Home MTA EconomicsDoomsday Budget With tolls out, Senate nears temporary MTA fix

With tolls out, Senate nears temporary MTA fix

by Benjamin Kabak

When all permanent measures fail, take the temporary road. That’s the lesson the State Senate is prepared to unleash upon the Metropolitan Transportation Authority, according to sources in Albany.

Faced with a March 25 deadline, irrational hatred of East River bridge tolls, an Assembly on board with Richard Ravitch and the need to do something quickly, the State Senate is prepared to unveil a temporary fix that will solve the MTA’s budget problems for this year.

According to NY1, the plan is a stop-gap measure: Tolls are out, any support for the MTA’s capital plan is out and a 25 percent fare hike is out. In will be a payroll tax, a four percent fare hike and a few other measures. While Richard Ravitch, the architect behind an equitable tax-toll-fare hike plan that would have saved the MTA, warned Albany against temporary fixes, the State Senate has all but officially rejected tolls and is going its own way.

Nicholas Confessore and William Neuman, writing an elegy to the East River bridge tolls in The Times, called the latest plan a “a scaled-back, short-term alternative to bail out the authority.” Reports the duo:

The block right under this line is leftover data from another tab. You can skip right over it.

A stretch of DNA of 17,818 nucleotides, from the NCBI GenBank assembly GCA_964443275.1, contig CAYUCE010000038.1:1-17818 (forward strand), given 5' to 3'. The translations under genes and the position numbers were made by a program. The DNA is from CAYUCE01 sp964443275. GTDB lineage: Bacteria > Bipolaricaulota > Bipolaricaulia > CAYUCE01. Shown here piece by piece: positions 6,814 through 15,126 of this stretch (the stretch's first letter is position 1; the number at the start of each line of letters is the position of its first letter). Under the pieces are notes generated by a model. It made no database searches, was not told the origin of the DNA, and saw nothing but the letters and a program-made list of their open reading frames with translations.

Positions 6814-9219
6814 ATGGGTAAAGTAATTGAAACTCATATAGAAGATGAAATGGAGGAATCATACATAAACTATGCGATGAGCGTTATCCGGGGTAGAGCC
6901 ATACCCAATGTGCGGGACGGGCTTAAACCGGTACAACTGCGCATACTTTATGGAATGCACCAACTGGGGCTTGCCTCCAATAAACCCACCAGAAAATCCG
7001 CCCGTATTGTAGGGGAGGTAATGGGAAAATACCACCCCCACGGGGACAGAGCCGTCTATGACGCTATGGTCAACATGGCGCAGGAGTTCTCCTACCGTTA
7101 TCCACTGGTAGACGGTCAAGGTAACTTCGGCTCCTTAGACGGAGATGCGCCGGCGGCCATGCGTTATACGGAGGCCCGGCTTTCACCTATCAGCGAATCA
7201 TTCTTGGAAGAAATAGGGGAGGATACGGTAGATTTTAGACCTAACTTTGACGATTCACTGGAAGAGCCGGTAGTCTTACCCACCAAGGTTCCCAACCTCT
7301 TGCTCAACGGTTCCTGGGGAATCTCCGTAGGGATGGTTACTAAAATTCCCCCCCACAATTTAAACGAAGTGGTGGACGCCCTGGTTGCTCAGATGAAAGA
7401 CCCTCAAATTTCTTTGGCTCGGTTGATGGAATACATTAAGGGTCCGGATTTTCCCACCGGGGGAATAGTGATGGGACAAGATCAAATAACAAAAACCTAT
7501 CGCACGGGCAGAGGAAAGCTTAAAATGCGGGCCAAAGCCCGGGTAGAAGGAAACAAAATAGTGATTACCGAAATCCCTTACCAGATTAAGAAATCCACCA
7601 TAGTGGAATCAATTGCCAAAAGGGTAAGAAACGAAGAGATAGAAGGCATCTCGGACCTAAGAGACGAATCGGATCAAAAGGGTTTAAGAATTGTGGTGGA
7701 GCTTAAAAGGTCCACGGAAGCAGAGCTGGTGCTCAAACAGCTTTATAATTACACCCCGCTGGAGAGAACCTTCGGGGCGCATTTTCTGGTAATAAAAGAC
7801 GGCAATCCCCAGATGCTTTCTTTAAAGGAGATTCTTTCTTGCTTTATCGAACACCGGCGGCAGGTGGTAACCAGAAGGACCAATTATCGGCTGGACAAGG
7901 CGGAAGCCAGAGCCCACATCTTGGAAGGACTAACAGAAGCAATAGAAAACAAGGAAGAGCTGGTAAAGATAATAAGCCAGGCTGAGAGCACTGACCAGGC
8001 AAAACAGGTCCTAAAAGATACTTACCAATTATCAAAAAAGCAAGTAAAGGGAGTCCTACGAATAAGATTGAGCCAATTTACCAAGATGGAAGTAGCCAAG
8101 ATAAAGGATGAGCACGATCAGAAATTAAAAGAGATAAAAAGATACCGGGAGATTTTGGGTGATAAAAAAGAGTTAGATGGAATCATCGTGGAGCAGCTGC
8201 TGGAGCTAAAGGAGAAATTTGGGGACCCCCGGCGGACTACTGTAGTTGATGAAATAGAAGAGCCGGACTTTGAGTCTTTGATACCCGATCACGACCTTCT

The Senate proposal, which was presented privately to Democratic Senators on Monday afternoon, would include a 4 percent fare increase, half of what Mr. Ravitch had proposed. It would also impose a tax of 25 cents on every $100 of payroll on employers within the 12 counties served by the authority. That would be significantly less than the 34 cents that Mr. Ravitch had proposed.

“The immediate impact would be, all service cuts are restored, fare increases would be cut in half, and there would be no tolls,” said one of the two people briefed on the plan.

Democratic staff members reviewed some of the authority’s finances in recent days and concluded that a scaled-back plan would suffice in the short term. But the Senate proposal would require the transportation authority to submit to a deeper forensic auditing, a step lawmakers from both parties have demanded as a condition of laying out more taxpayer money for the authority, long dogged by waste and corruption.

Senate staff members have not finished calculating precisely how much revenue their plan would generate. But it would clearly be far less than Mr. Ravitch’s plan, requiring lawmakers to return to the issue again within months. But one of the two people who were briefed said that since the authority’s capital spending plan was already financed through the end of this year, Senate Democrats believed there was time to return later to find a more comprehensive solution.

If this is what Carl Kruger earlier on Monday called “comprehensive and so outside the box that everybody should want to partner with it,” it’s clearly time for some new New York state leadership.

This is really just a punt by the State Senate. They’re enacting the least offensive measures of the Ravitch Plan while pushing off the MTA’s impending Doomsday by a few more months. Richard Ravitch knows what he’s talking about, and Sheldon Silvery, the Assembly speaker prepared to support tolls, recognizes now what the Senate will have to again tackle in a few months. The MTA’s long-term fix lies with the East River tolls just as it rested on the Triborough Bridge revenue a few decades ago.